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Saudi Arabia reaps $53bn dividend from emerging market status

Saudi Arabia and the broader GCC region are tapping into emerging markets in more ways than one. (Shutterstock)
Saudi Arabia and the broader GCC region are tapping into emerging markets in more ways than one. (Shutterstock)
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21 Feb 2020 07:02:59 GMT9
21 Feb 2020 07:02:59 GMT9

William Tohmé

In September 2019, Saudi Arabia reached an important milestone in its Saudi Vision 2030 reform plan, which aims to diversify the Kingdom’s economy away from its petrochemical revenue base.

The country finalized its entry into the JP Morgan suite of emerging market (EM) indices. It was the finale in a series of announcements by the major indexes, including MSCI, S&P and FTSE, confirming that Saudi Arabia met their inclusion criteria.

This is a testimony to the work of The Capital Markets Authority and Saudi Arabia’s stock exchange, Tadawul, which have driven the effort to modernize the Kingdom’s capital markets infrastructure and make it more investor friendly.

Saudi’s inclusion as an EM allows its entry to ETF’s, opening the country to billions of dollars-worth of outside investment, which would be otherwise closed to it.

An example, $1.9 trillion tracks the MSCI EM Index alone of which 80 percent is active and 20 percent passive. Given this, Saudi Arabia’s 2.8 percent country weighting represents an additional $53 billion in foreign capital flows to the country.

Looking into 2020, there are several considerations investors should bear in mind. Foremost among these are oil prices and a concurrent slowdown in growth, regional geopolitical tensions and — a potential boon for investors — the rise of fintech in the region.

Oil prices have swung between $55 and $75 a barrel this year against a backdrop of slowing global growth, trade tensions and geopolitical risks. Steep oil production cuts — undertaken in a bid to push up prices — have acted as a further drag on growth, in addition to weak external demand.

As a result, Saudi gross domestic product (GDP) growth is forecast to slow from 2.4% percent in 2018 to 0.2 percent this year. Across the GCC as a whole, GDP is expected to decelerate to 0.7 percent from 2 percent in 2018.

The region’s volatile geopolitics was highlighted in September when drone attacks targeted Saudi Arabia’s oil industry. Indeed, a recent “Future of Wealth” report by UBS, which canvassed investor opinion from around the world found that 83 percent of investors in the UAE), one of the GCC’s six members, think geopolitics is driving markets more than business fundamentals.

Despite the challenging geopolitical backdrop, globally, investors in the UAE are most optimistic about returns in the next decade: 85 percent versus 69 percent in the US, 65 percent in Asia and 72 percent in EMEA.

A potential bright spot for GCC investors heading into 2020 is the rise of the technology sector. Global groups, including Amazon, which chose Bahrain to launch its first data hub in the region, are flocking to service the region’s youthful, tech-savvy populations.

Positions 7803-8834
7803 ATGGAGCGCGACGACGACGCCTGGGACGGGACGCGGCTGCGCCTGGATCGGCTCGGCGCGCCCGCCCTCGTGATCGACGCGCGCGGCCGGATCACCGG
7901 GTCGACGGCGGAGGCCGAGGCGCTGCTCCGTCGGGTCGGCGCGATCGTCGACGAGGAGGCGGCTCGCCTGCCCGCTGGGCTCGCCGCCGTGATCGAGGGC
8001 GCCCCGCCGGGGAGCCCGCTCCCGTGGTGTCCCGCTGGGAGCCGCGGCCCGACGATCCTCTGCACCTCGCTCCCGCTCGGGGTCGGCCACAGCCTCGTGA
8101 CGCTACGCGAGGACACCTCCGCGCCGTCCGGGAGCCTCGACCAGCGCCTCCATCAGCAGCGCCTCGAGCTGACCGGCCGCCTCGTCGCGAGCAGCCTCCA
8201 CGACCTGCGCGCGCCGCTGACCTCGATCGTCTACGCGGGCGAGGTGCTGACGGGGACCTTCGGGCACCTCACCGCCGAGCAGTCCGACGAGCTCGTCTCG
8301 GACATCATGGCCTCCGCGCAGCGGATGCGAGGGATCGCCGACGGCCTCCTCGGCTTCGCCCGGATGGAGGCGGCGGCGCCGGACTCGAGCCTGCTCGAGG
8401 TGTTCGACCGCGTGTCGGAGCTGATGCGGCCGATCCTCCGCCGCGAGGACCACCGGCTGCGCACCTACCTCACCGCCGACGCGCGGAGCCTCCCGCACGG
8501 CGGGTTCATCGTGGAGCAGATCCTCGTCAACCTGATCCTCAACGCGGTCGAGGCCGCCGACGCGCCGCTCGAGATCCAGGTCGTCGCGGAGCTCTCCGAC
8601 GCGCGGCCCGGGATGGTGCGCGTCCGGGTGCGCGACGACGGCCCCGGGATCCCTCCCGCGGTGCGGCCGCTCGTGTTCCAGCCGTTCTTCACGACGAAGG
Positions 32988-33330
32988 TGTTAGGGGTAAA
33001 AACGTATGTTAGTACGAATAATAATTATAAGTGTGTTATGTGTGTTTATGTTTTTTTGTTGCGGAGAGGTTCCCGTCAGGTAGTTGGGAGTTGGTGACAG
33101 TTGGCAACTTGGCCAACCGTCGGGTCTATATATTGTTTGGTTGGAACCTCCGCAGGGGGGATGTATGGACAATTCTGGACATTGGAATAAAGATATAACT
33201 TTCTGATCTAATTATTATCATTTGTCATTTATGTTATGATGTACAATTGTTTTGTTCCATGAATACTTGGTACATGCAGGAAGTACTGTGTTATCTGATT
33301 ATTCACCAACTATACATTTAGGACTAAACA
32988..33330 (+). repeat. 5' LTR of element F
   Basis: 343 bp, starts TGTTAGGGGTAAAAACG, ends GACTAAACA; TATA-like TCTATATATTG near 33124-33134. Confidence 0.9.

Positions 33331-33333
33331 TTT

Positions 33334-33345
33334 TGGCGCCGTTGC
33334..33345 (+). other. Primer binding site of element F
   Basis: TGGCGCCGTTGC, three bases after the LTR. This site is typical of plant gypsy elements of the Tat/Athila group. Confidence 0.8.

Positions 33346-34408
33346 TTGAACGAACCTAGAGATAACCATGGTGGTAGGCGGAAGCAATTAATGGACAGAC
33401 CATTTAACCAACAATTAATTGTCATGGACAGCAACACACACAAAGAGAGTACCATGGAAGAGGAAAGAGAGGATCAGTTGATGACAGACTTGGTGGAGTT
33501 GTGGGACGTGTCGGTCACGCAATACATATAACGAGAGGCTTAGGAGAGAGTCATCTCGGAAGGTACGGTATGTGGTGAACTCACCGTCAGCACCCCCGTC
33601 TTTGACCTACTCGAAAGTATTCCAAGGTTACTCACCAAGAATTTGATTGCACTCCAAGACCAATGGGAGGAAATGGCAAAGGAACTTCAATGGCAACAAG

The development of a financial technology ecosystem is also a significant component of Saudi Arabia’s Vision 2030 economic diversification strategy. It is seen as essential for broadening the country’s investment base and a transition toward a cashless digital economy. To this end, the Saudi Arabian Monetary Authority launched Fintech Saudi in April 2018 to catalyze the development of the industry.

The GCC is also at the forefront of innovation in the digital assets space. Earlier this year, the Abu Dhabi Securities Exchange approved a digital currency trading platform, and the country’s sovereign wealth fund has invested in the venture.

Saudi Arabia and the broader GCC region are tapping into emerging markets in more ways than one. The Kingdom has a very ancient past — the prehistory of the country shows some of the earliest traces of human activity in the world — but its society and business infrastructure are undergoing rapid transformation. From welcoming in outside capital to being an eager adopter in the digital assets and fintech space, whatever lies beyond 2020 for the Kingdom and the region, it promises to be innovative, fast-moving and creative. However, it is vital for the long-term

health of the profession that the innovation and transformative energy in such obvious evidence are underpinned by sound professional standards.

We have a vital role to play in the development of the region’s capital markets via the provision of such standards, and crucially, education. The Kingdom is one of the fastest growing markets in MENA and we welcome its commitment to greater transparency and putting the interests of investors first. We also encourage more countries in the region to promote fairness, transparency and ethics in the investment profession.

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